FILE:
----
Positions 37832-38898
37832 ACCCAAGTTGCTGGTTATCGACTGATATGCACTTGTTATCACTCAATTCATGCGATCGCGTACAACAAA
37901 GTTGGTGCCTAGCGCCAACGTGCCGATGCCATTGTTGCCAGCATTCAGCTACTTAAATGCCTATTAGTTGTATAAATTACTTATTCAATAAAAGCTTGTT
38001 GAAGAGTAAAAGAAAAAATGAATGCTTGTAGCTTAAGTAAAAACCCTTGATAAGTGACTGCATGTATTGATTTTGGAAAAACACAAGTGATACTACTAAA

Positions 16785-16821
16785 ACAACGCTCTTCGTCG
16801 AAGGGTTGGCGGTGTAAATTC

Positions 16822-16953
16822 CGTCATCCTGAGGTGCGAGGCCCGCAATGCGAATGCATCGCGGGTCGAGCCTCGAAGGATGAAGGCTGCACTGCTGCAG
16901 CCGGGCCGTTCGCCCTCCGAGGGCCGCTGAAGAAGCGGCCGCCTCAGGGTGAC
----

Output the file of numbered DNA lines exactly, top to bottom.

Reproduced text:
Positions 37832-38898
37832 ACCCAAGTTGCTGGTTATCGACTGATATGCACTTGTTATCACTCAATTCATGCGATCGCGTACAACAAA
37901 GTTGGTGCCTAGCGCCAACGTGCCGATGCCATTGTTGCCAGCATTCAGCTACTTAAATGCCTATTAGTTGTATAAATTACTTATTCAATAAAAGCTTGTT
38001 GAAGAGTAAAAGAAAAAATGAATGCTTGTAGCTTAAGTAAAAACCCTTGATAAGTGACTGCATGTATTGATTTTGGAAAAACACAAGTGATACTACTAAA

Positions 16785-16821
16785 ACAACGCTCTTCGTCG
16801 AAGGGTTGGCGGTGTAAATTC

Positions 16822-16953
16822 CGTCATCCTGAGGTGCGAGGCCCGCAATGCGAATGCATCGCGGGTCGAGCCTCGAAGGATGAAGGCTGCACTGCTGCAG
16901 CCGGGCCGTTCGCCCTCCGAGGGCCGCTGAAGAAGCGGCCGCCTCAGGGTGAC